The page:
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1answer
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Is Sda a protein, or is it a protein domain of DnaA?

I initially thought that a domain was a specific part of a protein, with it given tertiary structure, to which a given molecule is able to bind. (I think I recall phrases such as "the haem binding ...
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Specificity in MAPK/ERK pathway and PC12 Cells

Background PC12 Cell stimulation leads to distinct outcomes upon stimulation with either EGF or NGF (epidermal and nerve growth factors). The outputs are transmitted through the MAPK/ERK signaling ...
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2answers
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How can calcium be a kept as a local signal in the cytoplasm?

We went through this in my class last week and it doesn't make sense to me at all. It's small and it diffuses in and out so easily so wouldn't it diffuse out quickly and thus not be a local signal? ...
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2answers
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Where and how is information about pathogen immunity stored in a cell?

If all of the DNA is being used, then how would the cell be able to store new information about pathogens in DNA? It's like a full hard drive that can't hold any more. So does the cell just compress ...
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3answers
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Why is insulin given in type 2 diabetes?

For this reason "insulin insensitivity", or a decrease in insulin receptor signaling, leads to diabetes mellitus type 2 – the cells are unable to take up glucose, and the result is hyperglycemia (an ...
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Terminology for quantitative response of T cells to antigen complexes

In the article, there is a statement which is: Although DCs are remarkably efficient in evoking T cell responses with few antigen– MHC complexes (1–100 per DC) (1–3), they must first ...
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1answer
694 views

Hedgehog AP Bio question

Could someone please explain this AP Biology question? I know the answer is C but I do not understand why. Doesn't Smo prevent gene transcription? If you "block its activity" then wouldn't it cause ...
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What is the step by step procedure that leads the T cell to release chemokines?

When T cell receptors bind to the receptor of an antigen presenting cell, is this what leads to the release of chemokines? I know that T cell release of chemokines leads to the migration of other T ...
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1answer
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Do two hormones have the same effect on a cell if the second messenger is the same?

There are so many hormones/cytokines/neurotransmitters and receptors, all of which act through about 4-5 second-messenger systems. So if one particular cell has receptors for say, two different ...
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2answers
755 views

How do chameleons signal cells to change color?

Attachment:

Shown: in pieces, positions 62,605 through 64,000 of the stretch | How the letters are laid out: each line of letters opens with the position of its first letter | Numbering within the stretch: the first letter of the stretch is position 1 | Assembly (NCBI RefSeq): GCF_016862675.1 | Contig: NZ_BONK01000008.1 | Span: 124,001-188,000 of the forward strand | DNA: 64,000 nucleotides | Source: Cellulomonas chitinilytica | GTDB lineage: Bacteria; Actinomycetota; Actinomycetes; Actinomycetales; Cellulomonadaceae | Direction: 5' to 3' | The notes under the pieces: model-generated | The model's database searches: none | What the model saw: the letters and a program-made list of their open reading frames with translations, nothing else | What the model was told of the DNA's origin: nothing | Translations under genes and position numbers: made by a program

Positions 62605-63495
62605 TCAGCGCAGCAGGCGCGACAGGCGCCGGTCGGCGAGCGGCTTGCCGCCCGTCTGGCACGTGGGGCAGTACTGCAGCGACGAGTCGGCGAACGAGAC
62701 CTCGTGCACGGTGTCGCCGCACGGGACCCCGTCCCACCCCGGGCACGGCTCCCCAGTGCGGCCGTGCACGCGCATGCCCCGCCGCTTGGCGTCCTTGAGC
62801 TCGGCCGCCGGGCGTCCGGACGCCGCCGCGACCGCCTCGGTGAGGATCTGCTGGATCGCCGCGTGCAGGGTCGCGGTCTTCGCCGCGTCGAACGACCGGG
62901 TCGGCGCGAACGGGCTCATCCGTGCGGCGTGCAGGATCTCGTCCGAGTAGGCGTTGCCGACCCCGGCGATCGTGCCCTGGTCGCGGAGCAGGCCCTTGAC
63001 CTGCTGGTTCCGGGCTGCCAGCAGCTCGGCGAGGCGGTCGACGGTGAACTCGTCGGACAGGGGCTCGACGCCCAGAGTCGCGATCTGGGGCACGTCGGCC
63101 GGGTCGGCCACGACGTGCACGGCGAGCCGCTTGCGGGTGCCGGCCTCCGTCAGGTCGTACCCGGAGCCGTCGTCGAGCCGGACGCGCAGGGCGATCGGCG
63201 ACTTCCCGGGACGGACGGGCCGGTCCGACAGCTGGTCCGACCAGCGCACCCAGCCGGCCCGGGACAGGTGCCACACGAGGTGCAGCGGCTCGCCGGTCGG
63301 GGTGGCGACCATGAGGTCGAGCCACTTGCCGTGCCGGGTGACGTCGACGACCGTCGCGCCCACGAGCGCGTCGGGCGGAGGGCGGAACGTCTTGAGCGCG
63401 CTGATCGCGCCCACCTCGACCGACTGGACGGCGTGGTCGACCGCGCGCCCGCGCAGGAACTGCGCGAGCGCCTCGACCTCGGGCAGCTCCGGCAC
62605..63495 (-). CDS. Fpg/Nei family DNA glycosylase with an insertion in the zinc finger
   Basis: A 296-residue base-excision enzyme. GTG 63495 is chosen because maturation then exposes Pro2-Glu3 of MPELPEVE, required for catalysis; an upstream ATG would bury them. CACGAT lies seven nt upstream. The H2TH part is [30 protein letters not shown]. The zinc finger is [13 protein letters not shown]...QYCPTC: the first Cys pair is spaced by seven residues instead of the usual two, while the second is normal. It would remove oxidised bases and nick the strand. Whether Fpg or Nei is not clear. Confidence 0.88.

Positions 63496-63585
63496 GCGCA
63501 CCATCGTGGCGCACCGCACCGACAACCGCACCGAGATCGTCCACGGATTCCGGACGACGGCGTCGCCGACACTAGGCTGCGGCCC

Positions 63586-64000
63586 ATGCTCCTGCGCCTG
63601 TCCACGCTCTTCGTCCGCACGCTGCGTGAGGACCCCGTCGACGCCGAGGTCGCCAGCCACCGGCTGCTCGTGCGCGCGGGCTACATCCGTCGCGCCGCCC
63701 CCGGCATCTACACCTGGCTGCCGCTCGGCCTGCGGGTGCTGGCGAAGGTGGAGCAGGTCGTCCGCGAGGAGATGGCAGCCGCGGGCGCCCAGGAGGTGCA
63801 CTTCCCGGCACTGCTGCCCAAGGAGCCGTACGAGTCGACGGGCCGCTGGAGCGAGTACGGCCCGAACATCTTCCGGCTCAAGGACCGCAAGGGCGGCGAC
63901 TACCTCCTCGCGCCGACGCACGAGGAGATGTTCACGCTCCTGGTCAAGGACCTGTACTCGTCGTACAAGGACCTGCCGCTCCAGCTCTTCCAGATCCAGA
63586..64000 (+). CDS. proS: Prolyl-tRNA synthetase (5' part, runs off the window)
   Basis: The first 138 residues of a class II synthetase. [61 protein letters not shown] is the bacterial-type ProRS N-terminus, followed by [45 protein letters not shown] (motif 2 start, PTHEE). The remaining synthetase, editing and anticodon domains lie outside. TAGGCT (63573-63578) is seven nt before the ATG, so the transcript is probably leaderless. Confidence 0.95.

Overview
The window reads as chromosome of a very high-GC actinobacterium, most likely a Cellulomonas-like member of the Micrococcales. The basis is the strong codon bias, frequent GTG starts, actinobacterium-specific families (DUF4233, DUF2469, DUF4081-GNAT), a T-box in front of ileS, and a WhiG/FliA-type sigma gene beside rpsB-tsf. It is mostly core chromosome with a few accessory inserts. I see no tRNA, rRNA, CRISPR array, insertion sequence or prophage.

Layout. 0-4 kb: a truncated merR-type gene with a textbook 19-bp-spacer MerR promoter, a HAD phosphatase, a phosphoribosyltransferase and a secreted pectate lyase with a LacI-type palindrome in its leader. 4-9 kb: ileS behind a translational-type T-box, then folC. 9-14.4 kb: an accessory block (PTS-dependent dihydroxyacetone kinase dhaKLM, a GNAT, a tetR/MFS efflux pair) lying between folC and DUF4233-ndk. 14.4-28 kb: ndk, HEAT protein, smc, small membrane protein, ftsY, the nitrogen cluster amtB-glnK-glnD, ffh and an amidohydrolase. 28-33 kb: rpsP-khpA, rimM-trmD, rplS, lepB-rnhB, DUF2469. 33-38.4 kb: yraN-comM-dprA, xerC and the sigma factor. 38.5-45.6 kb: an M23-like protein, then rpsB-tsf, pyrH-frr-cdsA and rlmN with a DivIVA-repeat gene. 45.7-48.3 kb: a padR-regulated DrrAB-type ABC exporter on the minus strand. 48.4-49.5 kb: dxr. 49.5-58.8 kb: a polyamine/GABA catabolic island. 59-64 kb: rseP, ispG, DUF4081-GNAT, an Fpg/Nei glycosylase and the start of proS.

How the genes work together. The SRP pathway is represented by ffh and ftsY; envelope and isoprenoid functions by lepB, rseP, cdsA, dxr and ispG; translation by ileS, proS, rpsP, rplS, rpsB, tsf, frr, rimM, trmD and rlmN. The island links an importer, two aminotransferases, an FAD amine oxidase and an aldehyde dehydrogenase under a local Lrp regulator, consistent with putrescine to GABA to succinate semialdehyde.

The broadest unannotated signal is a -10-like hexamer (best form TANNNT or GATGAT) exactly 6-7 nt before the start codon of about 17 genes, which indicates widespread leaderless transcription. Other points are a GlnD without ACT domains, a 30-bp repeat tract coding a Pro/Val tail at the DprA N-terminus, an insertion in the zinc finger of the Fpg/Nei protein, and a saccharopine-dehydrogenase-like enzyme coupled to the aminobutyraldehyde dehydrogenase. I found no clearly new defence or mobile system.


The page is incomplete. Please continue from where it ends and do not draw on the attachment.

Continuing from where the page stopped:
I have read about how they can change color, but is there literature about the chemical signaling process they use to do so? I read that it could be some combination of hormones and neurotransmitters,...
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Retrograde/anterorade transport; kinesin/dynein; COP1/COP2; Endoplasmic reticulum/Golgi

I am getting slightly confused with all of the terms above and was wondering if someone could see if I have got this right: I think transport from the ER to Golgi is almost always from the plus end ...
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Is the signal peptide always cleaved during protein synthesis in the ER?

My university supervisor said that the signal sequence is always cleaved, however my text book differs. What I gather from my text book (though it isn't very clearly stated so i'm not sure) is that: ...
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Need to activate Adenylyl Cyclase in HEK293T cell line, any ideas?

Adherent 293T cell line Looking to activate cAMP production I have some candidate drugs -which do you think is best, or have ahd experience with? Prostaglanin 1 (PGE1) Forskolin (a diterpene) ...
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1answer
461 views

How do cells determine what size to grow to before dividing? [closed]

How do cells determine size to grow to before dividing?
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Do all plant hormones of one group show the same qualitative effect with respect to their target pathway(s) and the biological response?

I wonder, terms like "Auxin", "Cytokinin", "Gibberellin" etc means NOT a single compound; but a class of compound. For example "Auxin" does-not mean a single compound, but several compounds such as :...
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How exactly apoptosis starts? [closed]

I read article about apoptosis on Wikipedia, but didn't understand, how exactly the organism learns that it is necessary to launch process of apoptosis in certain cell. In other words, on what signs ...
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How does carcinoma enter into blood or lymphatic vessels?

When carcinoma begins to metastasize, it enters into blood vessel or lymphatic vessel to migrate to the site of metastasis. In that case, although I think breaking down the basement membrane is ...